There are $6$ people, $3$ boys and $3$ girls. Each boy is in a relationship with one girl. Three pairs are randomly drawn. What is the probability that these three pairs will be the actual couples?

My reasoning was

$$ P = \frac{3}{\binom{6}{2}} \times \frac{2}{\binom{4}{2}} \times \frac{1}{\binom{2}{2}}$$

But this does not give me the answer a professor has given me. I'd appreciate some hints or new ways of approaching the problem.

  • 2
    $\begingroup$ When the first pair is “randomly drawn,” is it any of the $6\choose2$ pairs of two people, or is it any of the $3\times3$ pairs of a boy and a girl? You and the professor have interpreted this differently. $\endgroup$ – Steve Kass Mar 4 '16 at 14:21
  • $\begingroup$ The question explicitly states "Each boy is in a relationship with one girl" $\endgroup$ – true blue anil Mar 4 '16 at 17:19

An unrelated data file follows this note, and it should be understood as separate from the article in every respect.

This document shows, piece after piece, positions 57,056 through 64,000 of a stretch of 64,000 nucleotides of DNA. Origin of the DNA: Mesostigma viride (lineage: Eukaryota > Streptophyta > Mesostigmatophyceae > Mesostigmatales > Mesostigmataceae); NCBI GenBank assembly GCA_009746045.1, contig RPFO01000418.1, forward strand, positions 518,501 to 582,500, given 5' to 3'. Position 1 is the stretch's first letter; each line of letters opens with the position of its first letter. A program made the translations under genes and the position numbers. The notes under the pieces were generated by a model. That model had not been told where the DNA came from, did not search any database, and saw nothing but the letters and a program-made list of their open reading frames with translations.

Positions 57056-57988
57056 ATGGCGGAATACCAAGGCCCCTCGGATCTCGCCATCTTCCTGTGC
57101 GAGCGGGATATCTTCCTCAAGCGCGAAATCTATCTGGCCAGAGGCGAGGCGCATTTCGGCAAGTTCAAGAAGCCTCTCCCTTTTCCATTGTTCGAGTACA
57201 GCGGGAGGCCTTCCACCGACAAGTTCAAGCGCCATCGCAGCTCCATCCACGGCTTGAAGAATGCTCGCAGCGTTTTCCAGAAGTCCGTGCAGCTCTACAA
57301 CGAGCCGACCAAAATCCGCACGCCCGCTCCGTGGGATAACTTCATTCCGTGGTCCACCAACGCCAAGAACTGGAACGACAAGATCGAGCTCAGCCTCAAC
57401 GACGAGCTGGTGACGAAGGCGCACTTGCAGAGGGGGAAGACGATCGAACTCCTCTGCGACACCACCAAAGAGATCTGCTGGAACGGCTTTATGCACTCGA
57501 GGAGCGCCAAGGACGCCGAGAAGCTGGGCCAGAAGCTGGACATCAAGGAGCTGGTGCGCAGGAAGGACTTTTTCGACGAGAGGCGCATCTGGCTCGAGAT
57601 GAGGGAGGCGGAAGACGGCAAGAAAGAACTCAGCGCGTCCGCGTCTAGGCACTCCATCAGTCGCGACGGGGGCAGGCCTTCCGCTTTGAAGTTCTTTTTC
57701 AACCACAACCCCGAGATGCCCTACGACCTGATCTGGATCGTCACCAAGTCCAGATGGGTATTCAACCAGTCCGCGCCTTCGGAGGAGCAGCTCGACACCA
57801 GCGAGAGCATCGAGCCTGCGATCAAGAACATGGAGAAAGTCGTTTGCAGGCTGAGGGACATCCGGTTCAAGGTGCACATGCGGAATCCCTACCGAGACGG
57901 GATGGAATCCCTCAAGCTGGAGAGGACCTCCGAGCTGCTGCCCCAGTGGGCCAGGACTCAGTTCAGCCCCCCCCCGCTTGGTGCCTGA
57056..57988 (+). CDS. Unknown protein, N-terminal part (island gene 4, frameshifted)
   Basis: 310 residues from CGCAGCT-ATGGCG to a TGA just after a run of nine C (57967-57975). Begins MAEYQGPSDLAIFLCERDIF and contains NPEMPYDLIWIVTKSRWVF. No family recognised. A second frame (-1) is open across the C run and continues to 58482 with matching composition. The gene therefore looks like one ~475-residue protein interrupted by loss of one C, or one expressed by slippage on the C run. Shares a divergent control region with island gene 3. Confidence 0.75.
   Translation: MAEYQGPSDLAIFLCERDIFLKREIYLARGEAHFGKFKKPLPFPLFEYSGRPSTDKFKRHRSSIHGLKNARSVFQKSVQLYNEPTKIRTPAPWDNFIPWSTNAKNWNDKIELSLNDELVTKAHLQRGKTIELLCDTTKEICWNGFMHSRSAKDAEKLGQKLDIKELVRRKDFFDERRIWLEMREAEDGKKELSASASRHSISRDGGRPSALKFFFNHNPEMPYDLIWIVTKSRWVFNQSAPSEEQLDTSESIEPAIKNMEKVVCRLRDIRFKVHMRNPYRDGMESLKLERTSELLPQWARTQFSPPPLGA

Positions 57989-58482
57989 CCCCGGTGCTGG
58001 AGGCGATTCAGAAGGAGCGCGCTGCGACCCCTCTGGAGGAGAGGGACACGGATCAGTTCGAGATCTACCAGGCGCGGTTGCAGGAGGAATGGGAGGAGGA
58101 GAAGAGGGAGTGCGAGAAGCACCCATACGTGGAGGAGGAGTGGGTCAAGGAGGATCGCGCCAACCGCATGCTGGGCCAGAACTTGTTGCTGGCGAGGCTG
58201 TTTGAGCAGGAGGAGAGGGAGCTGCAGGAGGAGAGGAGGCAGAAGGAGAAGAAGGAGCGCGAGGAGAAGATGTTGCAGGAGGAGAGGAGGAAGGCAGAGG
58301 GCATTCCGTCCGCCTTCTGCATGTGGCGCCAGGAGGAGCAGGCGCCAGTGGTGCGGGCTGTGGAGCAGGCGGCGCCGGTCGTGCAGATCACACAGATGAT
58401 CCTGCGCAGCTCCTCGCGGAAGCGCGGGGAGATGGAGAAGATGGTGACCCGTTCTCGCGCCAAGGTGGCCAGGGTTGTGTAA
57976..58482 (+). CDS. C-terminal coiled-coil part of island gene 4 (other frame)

Line up the girls.

There are $3! = 6$ ways of pairing the boys with the girls, only one of which is correct.

Thus $Pr = \dfrac16$

  • $\begingroup$ really nice answer $\endgroup$ – Bhaskara-III Mar 4 '16 at 14:04
  • $\begingroup$ @Bhaskara-III: Glad that you like it ! $\endgroup$ – true blue anil Mar 4 '16 at 14:19

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